Earlier this month, Svante Myrick served his last day as mayor of the city of Ithaca after 10 years on the job.
Myrick was first elected to the Common Council in 2007 when he was a 20-year-old Cornell University student. When he was elected mayor in 2011, Myrick became the state’s youngest mayor and was the first Black mayor of Ithaca. His decade-long tenure is also the longest is city history.
“Fighting for this community is all I’ve done in my adult life. It’s my only passion and it’s what has kept me motivated,” Myrick said during his last Common Council meeting, at which he announced his intention to leave. “I believe we can do everything we set out to do.”
“Svante has had a lasting impact on the Ithaca community,” said Chamber President Jennifer Tavares. “When you consider the significant growth and investment in downtown and Collegetown, addition of affordable housing units, or work toward projects such as the Cayuga Waterfront Trail or Ithaca Conference Center, it is clear he has been a collaborative partner and advocate for this community.”
Tompkins Trust Company President and CEO Greg Hartz thanked Myrick for his service.
“Tompkins Trust Company is pleased to recognize Svante Myrick for his 15 years of service to the city, first on Common Council and then as mayor,” Hartz said. “Svante’s passion for helping the people of Ithaca has been constant, and this community is better for his leadership. We wish him luck in his new position.”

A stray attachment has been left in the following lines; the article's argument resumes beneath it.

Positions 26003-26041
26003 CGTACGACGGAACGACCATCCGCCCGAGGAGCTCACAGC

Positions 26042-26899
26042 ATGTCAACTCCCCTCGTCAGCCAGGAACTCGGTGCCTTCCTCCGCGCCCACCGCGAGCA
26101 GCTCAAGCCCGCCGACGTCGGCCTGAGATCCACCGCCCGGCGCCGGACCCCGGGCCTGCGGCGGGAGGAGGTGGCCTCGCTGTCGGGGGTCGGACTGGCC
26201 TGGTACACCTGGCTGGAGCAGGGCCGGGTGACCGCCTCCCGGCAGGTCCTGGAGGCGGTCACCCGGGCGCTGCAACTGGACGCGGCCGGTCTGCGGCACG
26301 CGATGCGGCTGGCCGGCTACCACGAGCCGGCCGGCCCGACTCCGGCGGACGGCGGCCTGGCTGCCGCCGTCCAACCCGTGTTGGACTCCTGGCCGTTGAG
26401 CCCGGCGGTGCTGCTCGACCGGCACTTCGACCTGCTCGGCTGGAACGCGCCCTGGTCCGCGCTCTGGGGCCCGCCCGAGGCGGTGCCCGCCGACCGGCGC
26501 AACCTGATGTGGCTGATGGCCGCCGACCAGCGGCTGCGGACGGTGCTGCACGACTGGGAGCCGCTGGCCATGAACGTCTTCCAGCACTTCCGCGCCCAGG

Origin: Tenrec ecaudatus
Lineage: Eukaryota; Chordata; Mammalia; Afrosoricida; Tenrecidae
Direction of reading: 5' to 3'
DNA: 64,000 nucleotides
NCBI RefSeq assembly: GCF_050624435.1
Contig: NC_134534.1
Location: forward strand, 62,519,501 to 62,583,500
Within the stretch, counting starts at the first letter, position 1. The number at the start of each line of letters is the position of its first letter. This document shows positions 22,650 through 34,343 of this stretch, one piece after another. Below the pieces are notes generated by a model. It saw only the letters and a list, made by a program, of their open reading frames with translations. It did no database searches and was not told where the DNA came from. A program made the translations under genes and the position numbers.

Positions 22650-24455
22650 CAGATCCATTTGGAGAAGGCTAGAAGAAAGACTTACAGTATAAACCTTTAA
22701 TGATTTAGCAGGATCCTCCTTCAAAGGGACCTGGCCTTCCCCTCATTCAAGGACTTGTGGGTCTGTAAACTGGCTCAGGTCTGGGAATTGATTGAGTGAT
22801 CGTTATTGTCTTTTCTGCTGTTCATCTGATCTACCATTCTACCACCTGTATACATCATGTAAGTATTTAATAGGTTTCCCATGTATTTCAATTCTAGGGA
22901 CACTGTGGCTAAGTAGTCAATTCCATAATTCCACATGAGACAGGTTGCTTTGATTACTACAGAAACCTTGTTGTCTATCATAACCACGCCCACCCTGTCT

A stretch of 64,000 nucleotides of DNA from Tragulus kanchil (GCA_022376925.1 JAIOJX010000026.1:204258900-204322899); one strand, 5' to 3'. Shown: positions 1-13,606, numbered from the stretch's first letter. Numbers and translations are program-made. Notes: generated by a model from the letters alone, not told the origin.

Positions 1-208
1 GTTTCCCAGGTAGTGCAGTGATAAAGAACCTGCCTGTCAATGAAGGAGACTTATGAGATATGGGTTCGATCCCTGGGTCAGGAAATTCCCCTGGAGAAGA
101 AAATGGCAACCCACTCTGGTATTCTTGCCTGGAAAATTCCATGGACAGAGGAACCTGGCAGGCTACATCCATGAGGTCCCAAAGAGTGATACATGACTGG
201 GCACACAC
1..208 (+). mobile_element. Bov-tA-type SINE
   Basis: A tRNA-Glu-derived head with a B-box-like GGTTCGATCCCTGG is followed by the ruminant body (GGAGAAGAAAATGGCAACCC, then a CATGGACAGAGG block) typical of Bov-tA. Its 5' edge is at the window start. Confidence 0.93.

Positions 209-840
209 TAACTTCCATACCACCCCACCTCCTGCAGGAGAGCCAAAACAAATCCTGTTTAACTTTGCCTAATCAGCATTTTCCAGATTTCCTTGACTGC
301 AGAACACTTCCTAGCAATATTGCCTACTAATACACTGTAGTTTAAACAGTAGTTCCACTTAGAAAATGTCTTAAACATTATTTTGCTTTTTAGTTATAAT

During Myrick’s tenure, the city has seen its economy grow, with increased development and decreased property taxes, and the Commons was rebuilt. It was also during his time in office that the Ithaca Green New Deal was adopted, with efforts to reduce the city’s carbon footprint, and conversations began on ways to reimagine public safety.
Myrick, who wrapped up his mayoral duties Feb. 6, resigned to become executive director of People for the American Way, a progressive advocacy group focused on increasing civic participation, defending rights and dismantling systemic barriers to equitable opportunity.
“I love Ithaca. I’ve loved serving this City, and I believe my service has made a difference,” Myrick said during the Jan. 5 Common Council meeting. “I also love this country. The American democratic experiment is the reason that someone like me — born into homelessness and raised by a single mother — was able to attend an institution like Cornell and serve the city he loves. …I believe my service can make a difference in the struggle ahead, and I want to protect that American dream for people of all backgrounds.”
To show the community’s appreciation for his work, the Tompkins Chamber will award Myrick a Community Hero of the Month plaque as well as a gift card for Downtown Ithaca from Tompkins Trust Company.
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